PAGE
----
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NCAA can’t prohibit NIL from being part of recruiting: judge


A federal judge on Friday barred the NCAA from enforcing its rules prohibiting name, image and likeness compensation from being used to entice recruits, granting a request for a preliminary injunction from the states of Tennessee and Virginia and dealing another blow to the association’s ability to govern college sports and more than 500,000 athletes.


The ruling by U.S. District Judge Clifton Corker in the Eastern District of Tennessee undercuts what has been a fundamental principle of the NCAA’s model of amateurism for decades: third parties cannot pay recruits to attend a particular school.


Corker wrote that the NCAA’s stance likely violates antitrust law with Congress so far unwilling to give the association an antitrust exemption. The judge said athletes with a limited window are harmed irreparably by not being able to know their true value before committing to a school.


“The NCAA fails to show how such relief will cause any harm that outweighs the irreparable harm that student-athletes will face in the absence of an injunction,” Corker wrote.


The NCAA said it would review the ruling and will talk with its member schools about possible policy changes. But the NCAA said that turning rules supported by members “upside down” will only make an already chaotic situation worse and lessen protections keeping athletes from being exploited.


“An endless patchwork of state laws and court opinions make clear partnering with Congress is necessary to provide stability for the future of all college athletes,” the NCAA said in its statement on the same day NCAA President Charlie Baker was on Capitol Hill.


The plaintiffs’ arguments in asking for the injunction suggest that since the NCAA lifted its ban on athletes being permitted to cash in on their fame in 2021 recruits are already factoring in NIL opportunities when they choose a school.


Corker noted the NCAA’s contention that allowing so-called NIL collectives — business entities backed by boosters — to strike deals with recruits would eviscerate the difference between college athletics and professional sports.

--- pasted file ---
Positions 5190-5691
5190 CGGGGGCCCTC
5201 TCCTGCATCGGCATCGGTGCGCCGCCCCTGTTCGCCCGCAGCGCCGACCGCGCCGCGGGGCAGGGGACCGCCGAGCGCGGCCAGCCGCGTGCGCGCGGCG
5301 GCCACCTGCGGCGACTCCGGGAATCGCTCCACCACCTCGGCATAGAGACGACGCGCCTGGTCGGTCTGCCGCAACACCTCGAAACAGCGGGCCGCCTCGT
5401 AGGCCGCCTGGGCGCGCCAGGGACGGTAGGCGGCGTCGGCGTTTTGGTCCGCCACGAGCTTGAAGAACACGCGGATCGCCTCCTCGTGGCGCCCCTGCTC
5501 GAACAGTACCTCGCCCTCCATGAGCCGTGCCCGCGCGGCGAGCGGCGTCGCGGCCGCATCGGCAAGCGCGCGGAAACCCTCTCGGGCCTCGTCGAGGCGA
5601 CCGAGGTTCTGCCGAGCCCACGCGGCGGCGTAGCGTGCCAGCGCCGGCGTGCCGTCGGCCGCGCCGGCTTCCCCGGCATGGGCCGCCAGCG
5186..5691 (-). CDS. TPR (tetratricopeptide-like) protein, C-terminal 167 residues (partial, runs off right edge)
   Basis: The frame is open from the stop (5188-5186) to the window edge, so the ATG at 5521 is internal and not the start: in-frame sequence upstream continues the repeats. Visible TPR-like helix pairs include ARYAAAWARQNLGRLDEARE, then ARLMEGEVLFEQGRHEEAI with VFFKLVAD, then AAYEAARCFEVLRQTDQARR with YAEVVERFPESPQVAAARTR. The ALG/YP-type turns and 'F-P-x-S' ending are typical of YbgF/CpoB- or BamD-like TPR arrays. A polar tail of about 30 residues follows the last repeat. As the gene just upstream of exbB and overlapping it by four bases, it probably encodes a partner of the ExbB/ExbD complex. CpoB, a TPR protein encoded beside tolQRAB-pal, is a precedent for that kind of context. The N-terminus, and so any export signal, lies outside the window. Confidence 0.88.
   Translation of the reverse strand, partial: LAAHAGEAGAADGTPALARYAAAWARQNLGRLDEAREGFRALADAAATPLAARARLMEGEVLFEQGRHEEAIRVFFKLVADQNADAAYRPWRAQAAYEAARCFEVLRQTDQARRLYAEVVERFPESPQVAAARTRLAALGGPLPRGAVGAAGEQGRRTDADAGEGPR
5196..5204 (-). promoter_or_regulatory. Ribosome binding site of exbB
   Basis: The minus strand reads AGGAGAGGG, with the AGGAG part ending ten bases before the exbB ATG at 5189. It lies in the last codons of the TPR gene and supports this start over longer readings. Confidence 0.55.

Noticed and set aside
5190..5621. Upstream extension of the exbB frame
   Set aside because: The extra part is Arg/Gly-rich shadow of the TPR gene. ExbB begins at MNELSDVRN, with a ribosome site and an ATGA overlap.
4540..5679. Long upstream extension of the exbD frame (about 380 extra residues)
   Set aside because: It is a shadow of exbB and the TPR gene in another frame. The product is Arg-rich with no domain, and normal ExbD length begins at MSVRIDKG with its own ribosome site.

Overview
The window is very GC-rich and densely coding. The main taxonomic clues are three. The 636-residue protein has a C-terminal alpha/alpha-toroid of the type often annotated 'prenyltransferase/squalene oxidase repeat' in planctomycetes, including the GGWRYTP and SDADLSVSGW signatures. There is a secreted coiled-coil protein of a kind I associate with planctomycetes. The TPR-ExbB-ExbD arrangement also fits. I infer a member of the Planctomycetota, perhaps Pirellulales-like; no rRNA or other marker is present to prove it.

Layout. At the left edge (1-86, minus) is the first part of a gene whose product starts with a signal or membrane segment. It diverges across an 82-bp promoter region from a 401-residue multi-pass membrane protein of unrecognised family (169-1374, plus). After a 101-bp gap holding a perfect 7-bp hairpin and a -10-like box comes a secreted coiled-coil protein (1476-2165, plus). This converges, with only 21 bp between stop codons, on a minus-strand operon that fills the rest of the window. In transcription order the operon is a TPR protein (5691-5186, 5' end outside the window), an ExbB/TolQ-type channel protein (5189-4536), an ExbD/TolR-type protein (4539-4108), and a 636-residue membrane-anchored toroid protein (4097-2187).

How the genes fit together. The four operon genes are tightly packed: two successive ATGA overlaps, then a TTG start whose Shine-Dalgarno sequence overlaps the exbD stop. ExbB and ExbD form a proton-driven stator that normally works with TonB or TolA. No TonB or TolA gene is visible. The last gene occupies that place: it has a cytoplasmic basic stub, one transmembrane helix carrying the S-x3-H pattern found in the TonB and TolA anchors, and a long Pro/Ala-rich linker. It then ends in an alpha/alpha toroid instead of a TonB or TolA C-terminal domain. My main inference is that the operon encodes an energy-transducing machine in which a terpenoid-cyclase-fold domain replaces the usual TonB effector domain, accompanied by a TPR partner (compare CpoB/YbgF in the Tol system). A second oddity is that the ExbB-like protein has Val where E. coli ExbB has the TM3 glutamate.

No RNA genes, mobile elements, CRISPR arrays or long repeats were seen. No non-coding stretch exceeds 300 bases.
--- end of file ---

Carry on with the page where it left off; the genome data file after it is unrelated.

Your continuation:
“The proffered reasons are not persuasive procompetitive rationales,” the judge wrote. “While the NCAA permits student-athletes to profit from their NIL, it fails to show how the timing of when a student-athlete enters such an agreement would destroy the goal of preserving amateurism.”


The attorneys general of Tennessee and Virginia filed a federal lawsuit on Jan. 31 that challenged the NCAA’s NIL rules after it was revealed the University of Tennessee was under investigation by the association for potential infractions.


The states were denied a temporary restraining order by Corker, who said the plaintiffs could not prove that irreparable harm would be done to athletes of the NCAA rules were kept in place. But he made clear that he believed the states were likely to prevail with there case in the long run.


Tennessee Attorney General Jonathan Skrmetti said the injunction ensures athlete rights will be protected from the NCAA’s “illegal NIL-recruitment ban.” He said the bigger fight continues.


“We will litigate this case to the fullest extent necessary to ensure the NCAA’s monopoly cannot continue to harm Tennessee student-athletes,” Skrmetti said. “The NCAA is not above the law, and the law is on our side.”


Virginia Attorney General Jason Miyares called the injunction a significant ruling to protect athletes who deserve the freedom to negotiate and benefit while they help the NCAA and its 1,100 member schools earn millions.


“It’s only fair that they have more freedom over what they earn,” he said. “The NCAA has taken advantage of talented young athletes for too long.”


The decision also is a victory for the University of Tennessee, which is facing an inquiry by the NCAA into possible recruiting violation. University officials declined to comment Friday.


The chancellor of the University of Tennessee revealed Jan. 30 in a scathing letter to the NCAA president that the association was alleging the school violated NIL rules through deals made between athletes and a booster-funded NIL collective that supports Volunteers athletes. Donde Plowman called it “intellectually dishonest” for NCAA staff to pursue infractions cases as if students have no NIL rights.


The NCAA’s authority to regulate compensation for athletes has been under attack from a variety of avenues and its legal woes are growing.


The Tennessee case is one of at least six antitrust lawsuits the NCAA is defending as it also asks for antitrust protections from Congress. A National Labor Relations Board official ruled in early February that members of the Dartmouth men’s basketball team are employees of the school and could vote to form a union, which the players plan to do.  



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